Most catastrophic events are just that—one more cat in a long line of cats, each with a dollar tag, a few dramatic photos, a couple of human interest stories in the media, and a trail of exhausted field adjusters. A select few leave a larger, perhaps indelible mark behind them. Hurricane Katrina is a good example. To this day, the city of New Orleans still shows scars from August 25, 2005, and the days that followed. New Orleans has never recovered all of the population lost to the evacuations both before and after Katrina hit. Before Katrina the city had a population of 485K. Today it is only 369K*.
What will the risk community be saying about Ian in another seventeen years? Will it fade in our memories as one more big blow in a long line or will it stand out as a turning point, the time when the reality of climate change-driven catastrophes made us rethink a long list of assumptions and ideas about weather-related risk?
In a recent issue of ITL, the always on point Paul Carroll said of Ian: “it should finally mark a turning point in how we prepare for such mammoth storms.” In fact, there is a fascinating counterpoint right now to the many views of destruction we have all seen in recent weeks. A few folks may have already passed that turning point.
Babcock Ranch is a relatively new planned community north of Ft. Myers. It sits square in the path of Ian as it came ashore, but damage there was minimal. An article from NPR tells us why:
… [Babcock Ranch] homes are built to withstand the worst that Mother Nature can throw at them without being flooded out or losing electricity, water or the internet…. The community is located 30 miles inland to avoid costal storm surges. Power lines to homes are all run underground, where they are shielded from high winds. Giant retaining ponds surround the development to protect houses from flooding. As a backup, streets are designed to absorb floodwaters and spare the houses.
This is a residential community, but all of the ideas we see here are equally applicable to commercial and industrial districts as well.
No exotic high tech is involved at Babcock Ranch, just as the new pumping systems and improved levees that have protected New Orleans successfully against recent hurricanes involve no new principles of design unknown before Katrina. The question, as Paul makes clear in ITL, is how seriously do we take the obviously growing risks presented by a whole array of heightened natural disasters?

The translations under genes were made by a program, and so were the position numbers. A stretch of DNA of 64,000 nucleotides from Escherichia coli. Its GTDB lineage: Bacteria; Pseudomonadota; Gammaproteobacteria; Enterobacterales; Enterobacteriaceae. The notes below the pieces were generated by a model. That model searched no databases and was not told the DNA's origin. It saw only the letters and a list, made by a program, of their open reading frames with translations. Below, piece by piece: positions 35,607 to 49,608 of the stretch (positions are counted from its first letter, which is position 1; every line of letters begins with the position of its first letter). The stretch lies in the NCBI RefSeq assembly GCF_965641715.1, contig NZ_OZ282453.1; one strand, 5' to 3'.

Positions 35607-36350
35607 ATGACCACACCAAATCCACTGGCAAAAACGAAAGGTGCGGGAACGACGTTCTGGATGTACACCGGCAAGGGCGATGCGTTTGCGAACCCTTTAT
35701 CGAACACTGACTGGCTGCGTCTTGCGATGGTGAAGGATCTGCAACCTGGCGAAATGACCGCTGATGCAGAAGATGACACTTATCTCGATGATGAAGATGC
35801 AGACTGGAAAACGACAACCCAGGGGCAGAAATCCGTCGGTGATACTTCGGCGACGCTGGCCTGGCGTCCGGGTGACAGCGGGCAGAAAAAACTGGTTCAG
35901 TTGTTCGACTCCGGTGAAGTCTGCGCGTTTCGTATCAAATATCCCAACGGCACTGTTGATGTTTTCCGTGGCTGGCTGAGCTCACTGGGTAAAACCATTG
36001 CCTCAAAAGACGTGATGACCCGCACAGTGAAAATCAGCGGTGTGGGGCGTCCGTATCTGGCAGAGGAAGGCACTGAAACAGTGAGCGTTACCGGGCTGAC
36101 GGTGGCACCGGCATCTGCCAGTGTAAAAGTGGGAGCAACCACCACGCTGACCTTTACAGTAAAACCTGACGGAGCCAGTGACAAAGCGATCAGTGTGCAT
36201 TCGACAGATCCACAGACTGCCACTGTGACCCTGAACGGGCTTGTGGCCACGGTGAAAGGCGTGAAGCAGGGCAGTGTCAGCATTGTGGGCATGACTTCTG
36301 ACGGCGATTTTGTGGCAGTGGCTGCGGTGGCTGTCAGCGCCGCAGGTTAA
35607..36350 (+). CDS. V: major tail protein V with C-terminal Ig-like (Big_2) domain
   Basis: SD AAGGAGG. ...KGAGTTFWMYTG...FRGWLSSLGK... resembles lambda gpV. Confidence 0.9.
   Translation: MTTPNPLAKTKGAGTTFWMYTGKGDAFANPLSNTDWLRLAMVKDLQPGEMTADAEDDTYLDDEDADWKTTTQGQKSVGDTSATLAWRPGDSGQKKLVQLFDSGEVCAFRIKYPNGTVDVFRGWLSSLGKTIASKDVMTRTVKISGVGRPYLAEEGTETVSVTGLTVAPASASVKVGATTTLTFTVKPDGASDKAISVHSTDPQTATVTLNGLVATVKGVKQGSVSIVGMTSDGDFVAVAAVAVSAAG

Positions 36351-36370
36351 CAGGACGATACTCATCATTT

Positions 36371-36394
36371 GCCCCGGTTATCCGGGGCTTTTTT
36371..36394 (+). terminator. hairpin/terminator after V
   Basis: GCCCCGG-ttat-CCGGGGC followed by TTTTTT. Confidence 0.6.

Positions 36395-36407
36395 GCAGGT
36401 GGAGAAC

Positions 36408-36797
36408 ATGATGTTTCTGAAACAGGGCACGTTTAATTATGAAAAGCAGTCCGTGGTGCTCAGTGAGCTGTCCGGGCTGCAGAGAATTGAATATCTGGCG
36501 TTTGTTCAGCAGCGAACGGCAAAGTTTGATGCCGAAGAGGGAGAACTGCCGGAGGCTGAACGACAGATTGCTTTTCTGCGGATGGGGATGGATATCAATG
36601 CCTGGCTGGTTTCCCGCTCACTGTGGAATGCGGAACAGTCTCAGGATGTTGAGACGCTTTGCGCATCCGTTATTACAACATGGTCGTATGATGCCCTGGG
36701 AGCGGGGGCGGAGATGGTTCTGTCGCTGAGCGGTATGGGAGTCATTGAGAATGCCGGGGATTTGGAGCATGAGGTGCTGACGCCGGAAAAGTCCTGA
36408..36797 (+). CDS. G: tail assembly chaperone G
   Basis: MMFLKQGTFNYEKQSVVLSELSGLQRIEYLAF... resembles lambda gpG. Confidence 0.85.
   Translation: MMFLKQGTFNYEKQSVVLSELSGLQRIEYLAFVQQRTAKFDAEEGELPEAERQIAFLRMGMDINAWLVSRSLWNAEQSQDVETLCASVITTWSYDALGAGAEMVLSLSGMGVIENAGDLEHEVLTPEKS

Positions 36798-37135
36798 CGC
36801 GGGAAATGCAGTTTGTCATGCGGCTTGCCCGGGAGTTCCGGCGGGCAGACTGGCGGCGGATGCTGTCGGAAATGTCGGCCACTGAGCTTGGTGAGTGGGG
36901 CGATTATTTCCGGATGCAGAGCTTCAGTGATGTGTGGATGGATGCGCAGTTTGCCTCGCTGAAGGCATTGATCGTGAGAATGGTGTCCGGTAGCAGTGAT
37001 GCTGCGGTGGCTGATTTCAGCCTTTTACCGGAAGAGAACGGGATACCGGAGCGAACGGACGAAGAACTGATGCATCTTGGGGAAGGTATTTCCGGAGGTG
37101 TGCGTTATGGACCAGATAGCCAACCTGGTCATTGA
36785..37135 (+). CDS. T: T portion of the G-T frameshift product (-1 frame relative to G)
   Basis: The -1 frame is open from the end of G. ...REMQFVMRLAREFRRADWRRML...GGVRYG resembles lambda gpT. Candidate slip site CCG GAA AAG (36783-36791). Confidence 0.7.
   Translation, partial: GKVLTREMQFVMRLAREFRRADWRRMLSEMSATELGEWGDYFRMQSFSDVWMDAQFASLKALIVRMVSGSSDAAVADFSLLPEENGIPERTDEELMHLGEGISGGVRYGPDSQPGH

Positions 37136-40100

Previous articles in this august journal have looked at the expanding risks involved with wildfires, tornado swarms, derecho winds, river flooding as well as hurricanes. When we were a pup in this business, catastrophes involved a lot of “M’s” (millions). Now we are using lots of “B’s”. The most recent estimates we have seen for the total costs, insured and uninsured, of Ian (Florida and the Carolinas) hover around $100B.
Additionally, Ian is another cat which points to the natural weather changes all around us. Ian intensified with a speed and ferocity seldom seen before because the extraordinarily warm bathwater in the Gulf supercharged it, much like the drought in the west has upped the ante for every wildfire in the western states. These weather-driven cats have been with us since we started making mud bricks and stacking them into walls around Sumer 6000 years ago**, but the cats are now a bigger and more ferocious breed***. Increasing risks require new thinking. Why should any of us settle for less than the kind of engineering we see at Babcock going forward?
Let’s give Paul the last words, since his sentiments are hard to improve on: “Maybe many people, both in Florida and around the world, will have a ‘there but for the grace of God go I’ moment and think about how they can fortify their homes before they face a disaster related to climate change.”
*Trick trivia question with a twist: what presidential library was badly damaged by Katrina? Answer: the Jefferson Davis Library in Biloxi, Mississippi. Yes, that’s kind of cheating, but all’s fair in a trivia contest, right?
**Marco Island is just south of Naples, FL. The island has bluffs of 80 or so feet on the south end but slopes down to sea level to the north. Back around 500 CE the aboriginal Colusa people built a good sized settlement on the island. They built on top of the bluffs, as far above the Gulf waters as they could get.
***For example, Sydney just set an all-time record for rainfall in one year. A few years back, they were suffering through the “millennium drought,” one of the most severe in a country renowned for recurring dry spells. Weather today is setting highs and lows not seen since the last Inter-Glacial period some 116,000 years ago.
SIDEBAR: Weather hardening property, residential or commercial, is within your reach. For example, since buying our “new” headquarters, The Old Bradley Farm (built 1860) in Dark Hollow Run (90’ above flood stage on the Delaware River) 27 years ago, we have:
- Installed lightening rods
- Added French drains and retaining walls to divert flooding
- Put all utilities underground
- Installed a full house automatic generator
- Installed a new sump and pumping capability with backup
- Added a new, updated roof and skylight
- Put in new electric panels and wiring
- Installed outdoor safety lighting on automatic circuits
- Installed steel framed, insulated storm doors
Kind of obvious a risk guy lives here now. We practice what we preach.